PORTSMOUTH, R.I. — The Department of Environmental Management (DEM) has completed its investigation into the collision between a powerboat and a two-person catamaran sailboat near the Claiborne Pell Newport Bridge that resulted in the death of Sandra G. Tartaglino, 60, of Tiverton, on Aug. 11.
DEM has found that Frank Teixeira, 75, of Portsmouth, was not speeding or operating his 28-foot cruiser, named @Last, in reckless disregard for the safety of others.
Environmental Police Officer (EPO) Kevin Snow and Lieutenant Daniel White of DEM’s Division of Law Enforcement led the investigation. Four law enforcement officers from three different agencies – the United States Coast Guard (USCG), DEM, and the Newport Police Department – did not observe any indication of alcohol or drug use. Officers did not see or find any alcohol containers on Teixeira’s boat. Investigators found that excessive speed was not a factor in the collision. DEM presented the case to the Office of Attorney General, which shares DEM’s conclusion that the facts and circumstances do not rise to the level of criminal conduct. In order to charge a felony – namely Operating So As to Endanger – Resulting in Death – it would have to be proven that the operator intended or foresaw the consequence, knew his actions were wrong but proceeded anyway, or willingly acted recklessly knowing it would cause a death.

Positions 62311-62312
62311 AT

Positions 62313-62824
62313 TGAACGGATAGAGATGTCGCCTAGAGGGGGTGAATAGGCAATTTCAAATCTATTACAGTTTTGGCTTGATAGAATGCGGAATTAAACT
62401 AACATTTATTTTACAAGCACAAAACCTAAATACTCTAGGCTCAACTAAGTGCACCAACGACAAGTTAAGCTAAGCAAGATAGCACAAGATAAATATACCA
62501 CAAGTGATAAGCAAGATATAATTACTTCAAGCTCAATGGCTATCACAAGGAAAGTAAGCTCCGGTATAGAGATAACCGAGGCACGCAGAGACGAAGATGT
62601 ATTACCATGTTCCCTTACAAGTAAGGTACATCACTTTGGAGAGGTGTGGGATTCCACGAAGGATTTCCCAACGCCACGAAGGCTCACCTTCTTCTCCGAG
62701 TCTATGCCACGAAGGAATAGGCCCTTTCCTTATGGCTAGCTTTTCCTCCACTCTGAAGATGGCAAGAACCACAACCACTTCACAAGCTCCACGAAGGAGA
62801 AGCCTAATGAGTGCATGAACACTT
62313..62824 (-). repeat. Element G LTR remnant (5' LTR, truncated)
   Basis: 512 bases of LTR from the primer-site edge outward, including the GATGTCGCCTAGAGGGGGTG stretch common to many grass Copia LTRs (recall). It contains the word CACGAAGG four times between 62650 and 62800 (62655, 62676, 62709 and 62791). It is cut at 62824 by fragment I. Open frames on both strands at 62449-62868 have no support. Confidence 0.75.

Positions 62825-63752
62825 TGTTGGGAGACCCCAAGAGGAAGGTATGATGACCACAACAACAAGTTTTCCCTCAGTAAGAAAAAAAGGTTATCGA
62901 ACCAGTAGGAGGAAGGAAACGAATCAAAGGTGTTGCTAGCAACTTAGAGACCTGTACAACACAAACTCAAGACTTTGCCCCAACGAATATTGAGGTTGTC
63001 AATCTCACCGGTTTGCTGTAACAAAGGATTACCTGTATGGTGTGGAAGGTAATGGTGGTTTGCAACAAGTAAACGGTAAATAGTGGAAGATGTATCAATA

DEM is, however, citing Teixeira with four violations of the Coast Guard’s Inland Navigational Rules. DEM will prosecute the case in the Rhode Island Traffic Tribunal. Arraignment is set for November 13. The violations include Risk of Collision, Action to Avoid A Collision, Responsibilities Between Vessels, and Failure to Keep A Look-Out. Each violation carries a maximum fine of $100. “Every vessel shall at all times maintain a proper look-out by sight and hearing as well as by all available means appropriate in the prevailing circumstances and conditions so as to make a full appraisal of the situation and of the risk of collision,” state the USCG rules. Sailing vessels have the right of way over power-driven vessels, the USCG rules also state.
“My heart goes out to the Tartaglino family who has suffered a terrible loss,” said DEM Director Janet Coit. “Boating on a crowded waterway in the summertime is very complicated and requires vigilance. Further, while there are rules governing the action of each vessel, some vessel operators either don’t know or follow the rules. That is why DEM urges all boaters to take a safety course.”
In Rhode Island, successful completion of a boating safety course is required for all boaters born after January 1, 1986, who operate a boat with a motor greater than 10 horsepower, and for all operators of personal watercraft regardless of age.